SAN DIEGO, California – An Alabama delegation comprised of biotechnology companies, research organizations and economic developers showcased the state’s capabilities at the 2014 BIO International Convention as part of an effort to create opportunities and expand the sector.
Over three days at the global trade show, the Alabama team, led by the state Department of Commerce, participated in rounds of meetings with potential biotech partners and prospects, staged presentations and worked to expand relationships within the industry.
Art Tipton, chief executive officer of Birmingham’s Southern Research Institute, said the BIO conference represents the best way to connect with potential business partners for his organization’s robust drug discovery activities. Southern Research also used this year’s conference to publicly launch its new pharmaceutical consulting business segment.
“Dr. Mark Suto, our VP of Drug Discovery, and I will fly back to Alabama on Friday with likely more than a hundred business cards and significant follow-up activities to look forward to,” Tipton said. “We hope to turn some of those into strong relationships in the months and years to come.”
Tipton added that participating in BIO is “important both for individual companies and the state.”
Alabama Secretary of Commerce Greg Canfield said the state’s lead economic development agency has made a concerted effort to recruit new investment in biosciences, retain existing growth companies and raise the state’s profile in the international industry.
“We are committed to pursuing growth in this sector and have made biosciences one of the key target industries in Accelerate Alabama, the state’s strategic economic development plan,” Canfield said. “We already have pronounced strengths in this field, as well as exceptional research organizations and cutting-edge companies. It’s a natural growth sector for us.”
MEETINGS AT BIO
Joseph Burchfield, a project manager for the Alabama Department of Commerce, has participated in more than 20 meetings while at BIO, often in concert with state allies. Burchfield met with prospects as well as companies with existing Alabama operations such as Linde and Evonik, and he held conservations with international delegations at the conference. (This month, Evonik announced plans to open a global innovation center in Birmingham.)
Thursday morning, Burchfield joined Steven Ceulemans, vice president of innovation and technology at the Birmingham Business Alliance (BBA), in talks with a representative from the Belgian biosciences delegation at the conference. The Department of Commerce plans to hold a biotech-focused trade mission to Belgium and The Netherlands in the fall. (The Department staged a similar mission to Norway and Sweden last year.)
Alabama is deeply involved in bioscience activities.
According to a Battelle/BIO report, bioscience industry employment in Alabama approached 13,000 in 2012, at 662 businesses and organizations. The state has a particularly strong focus in bioscience-related academic research and development expenditures relative to other fields. And since 2009, Alabama bioscience firms have received $94 million in venture capital funding, mostly in health care information technology and software, and medical diagnostics.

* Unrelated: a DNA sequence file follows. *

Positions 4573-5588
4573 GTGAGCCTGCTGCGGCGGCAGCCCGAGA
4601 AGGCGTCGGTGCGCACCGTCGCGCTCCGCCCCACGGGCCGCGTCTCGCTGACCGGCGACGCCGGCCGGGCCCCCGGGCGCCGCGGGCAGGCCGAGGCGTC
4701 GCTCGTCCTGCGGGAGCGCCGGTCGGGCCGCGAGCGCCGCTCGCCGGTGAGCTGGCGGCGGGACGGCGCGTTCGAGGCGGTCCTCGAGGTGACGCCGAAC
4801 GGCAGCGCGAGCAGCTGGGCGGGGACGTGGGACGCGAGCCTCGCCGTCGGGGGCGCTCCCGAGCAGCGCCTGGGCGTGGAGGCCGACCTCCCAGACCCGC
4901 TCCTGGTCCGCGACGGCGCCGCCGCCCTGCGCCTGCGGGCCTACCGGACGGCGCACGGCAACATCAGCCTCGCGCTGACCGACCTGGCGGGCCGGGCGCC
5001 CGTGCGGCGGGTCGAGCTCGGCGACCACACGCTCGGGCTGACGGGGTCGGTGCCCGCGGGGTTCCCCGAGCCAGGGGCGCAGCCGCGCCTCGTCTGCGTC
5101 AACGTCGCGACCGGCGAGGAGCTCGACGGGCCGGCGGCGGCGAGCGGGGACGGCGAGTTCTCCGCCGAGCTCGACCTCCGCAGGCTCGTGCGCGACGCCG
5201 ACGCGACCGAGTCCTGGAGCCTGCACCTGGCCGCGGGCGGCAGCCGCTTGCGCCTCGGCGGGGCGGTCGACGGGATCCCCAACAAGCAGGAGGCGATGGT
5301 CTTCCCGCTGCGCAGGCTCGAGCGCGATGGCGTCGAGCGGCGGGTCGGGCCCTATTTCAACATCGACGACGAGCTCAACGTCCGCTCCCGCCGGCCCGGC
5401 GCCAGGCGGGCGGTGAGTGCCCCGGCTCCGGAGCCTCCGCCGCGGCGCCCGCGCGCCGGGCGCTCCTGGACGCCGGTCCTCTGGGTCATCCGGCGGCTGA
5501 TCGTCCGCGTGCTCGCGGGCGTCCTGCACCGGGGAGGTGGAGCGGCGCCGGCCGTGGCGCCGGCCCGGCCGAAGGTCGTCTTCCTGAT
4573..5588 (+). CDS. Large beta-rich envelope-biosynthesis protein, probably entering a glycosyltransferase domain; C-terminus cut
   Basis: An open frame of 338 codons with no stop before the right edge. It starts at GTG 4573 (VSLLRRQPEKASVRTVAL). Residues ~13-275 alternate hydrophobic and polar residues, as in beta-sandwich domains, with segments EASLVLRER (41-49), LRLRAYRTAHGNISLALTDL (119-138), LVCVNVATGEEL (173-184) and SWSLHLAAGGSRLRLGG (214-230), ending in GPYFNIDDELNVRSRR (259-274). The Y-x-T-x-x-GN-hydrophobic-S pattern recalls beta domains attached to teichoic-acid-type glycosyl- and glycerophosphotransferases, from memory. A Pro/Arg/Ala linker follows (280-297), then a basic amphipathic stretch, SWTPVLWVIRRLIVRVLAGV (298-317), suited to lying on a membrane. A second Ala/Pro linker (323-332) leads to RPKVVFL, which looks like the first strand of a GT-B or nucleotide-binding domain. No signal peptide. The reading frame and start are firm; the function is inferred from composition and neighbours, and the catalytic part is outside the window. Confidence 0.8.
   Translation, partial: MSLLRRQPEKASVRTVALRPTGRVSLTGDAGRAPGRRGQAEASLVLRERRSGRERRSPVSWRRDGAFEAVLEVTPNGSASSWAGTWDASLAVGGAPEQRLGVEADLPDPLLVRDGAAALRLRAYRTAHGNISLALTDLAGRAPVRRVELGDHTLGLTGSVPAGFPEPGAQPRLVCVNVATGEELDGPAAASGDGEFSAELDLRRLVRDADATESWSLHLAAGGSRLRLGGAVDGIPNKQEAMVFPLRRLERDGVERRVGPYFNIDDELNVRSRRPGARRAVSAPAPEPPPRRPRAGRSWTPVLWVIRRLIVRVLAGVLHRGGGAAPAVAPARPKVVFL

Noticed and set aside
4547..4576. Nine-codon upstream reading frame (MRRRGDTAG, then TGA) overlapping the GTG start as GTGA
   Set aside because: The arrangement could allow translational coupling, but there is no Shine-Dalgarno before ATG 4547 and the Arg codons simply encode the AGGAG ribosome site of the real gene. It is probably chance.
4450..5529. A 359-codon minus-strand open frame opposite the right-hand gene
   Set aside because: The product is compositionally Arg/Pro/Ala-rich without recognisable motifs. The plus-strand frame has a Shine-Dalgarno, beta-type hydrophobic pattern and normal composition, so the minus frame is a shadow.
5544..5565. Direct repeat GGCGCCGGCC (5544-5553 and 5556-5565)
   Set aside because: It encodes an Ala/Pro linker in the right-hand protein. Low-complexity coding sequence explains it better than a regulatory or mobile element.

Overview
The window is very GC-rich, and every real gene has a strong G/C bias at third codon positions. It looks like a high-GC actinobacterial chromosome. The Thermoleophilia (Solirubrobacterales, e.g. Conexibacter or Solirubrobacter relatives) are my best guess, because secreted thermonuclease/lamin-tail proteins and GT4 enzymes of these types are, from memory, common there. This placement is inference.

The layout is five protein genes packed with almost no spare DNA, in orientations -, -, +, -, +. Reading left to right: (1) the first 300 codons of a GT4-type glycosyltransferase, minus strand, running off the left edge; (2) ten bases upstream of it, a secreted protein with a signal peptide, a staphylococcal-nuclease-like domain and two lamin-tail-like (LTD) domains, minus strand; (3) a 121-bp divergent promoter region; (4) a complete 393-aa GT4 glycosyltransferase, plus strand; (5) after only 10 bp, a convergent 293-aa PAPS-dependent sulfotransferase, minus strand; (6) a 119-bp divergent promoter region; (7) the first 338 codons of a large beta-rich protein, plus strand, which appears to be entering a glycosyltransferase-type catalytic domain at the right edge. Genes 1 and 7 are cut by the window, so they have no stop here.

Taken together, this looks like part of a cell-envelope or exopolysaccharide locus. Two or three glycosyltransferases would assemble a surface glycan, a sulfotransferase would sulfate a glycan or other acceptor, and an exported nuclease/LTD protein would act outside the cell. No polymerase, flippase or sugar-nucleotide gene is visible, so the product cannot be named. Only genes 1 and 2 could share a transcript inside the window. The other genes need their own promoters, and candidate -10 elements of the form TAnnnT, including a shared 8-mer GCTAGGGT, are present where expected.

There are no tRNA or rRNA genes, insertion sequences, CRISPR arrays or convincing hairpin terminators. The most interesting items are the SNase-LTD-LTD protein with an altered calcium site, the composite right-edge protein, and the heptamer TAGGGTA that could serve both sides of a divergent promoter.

“Alabama has tremendous resources for life science industry recruitment and HudsonAlpha is pleased that our expertise in genomics adds value to the state’s message,” said Carter Wells, vice president of economic development for Huntsville’s HudsonAlpha Institute for Biotechnology, who is attending the conference.
“HudsonAlpha’s innovation through collaboration is appealing to many of the companies and organizations attending BIO,” he added. “Many of HudsonAlpha’s associate companies are here as well and they have been well received by companies from around the world.”
Other Alabama-based organizations joining Commerce, the BBA and HudsonAlpha at BIO are the UAB Research Foundation, and Andalusia-based PowerSouth Energy Cooperative, a utility with a strong economic development focus. Alabama companies at the show include CFD Research Corp., Atherotech, iCubate Inc., Bio Dtech Inc., Soluble Therapeutics and Serina Therapeutics Inc.
Dr. Randall Moreadith, president and CEO of Serina Therapeutics, said participating in BIO as part of the Alabama delegation has been fruitful for his Huntsville firm, which is developing new treatments for serious diseases.
“Our lead program in Parkinson’s Disease, and our platform in cancer, have been enthusiastically received by the pharma companies here at BIO,” Moreadith said. “Thanks go to Governor (Robert) Bentley and Secretary Canfield for their focus in growing the life sciences in Alabama.”
The BIO conference, staged by the Biotechnology Industry Organization, is one of the most diverse exhibitions for any industry. This year’s meeting attracted 1,700 exhibitors, including top pharmaceutical companies, research organizations and academic institutions. More than 15,000 individual representatives attended the conference, and BIO said 28,000 meetings were scheduled over the three days.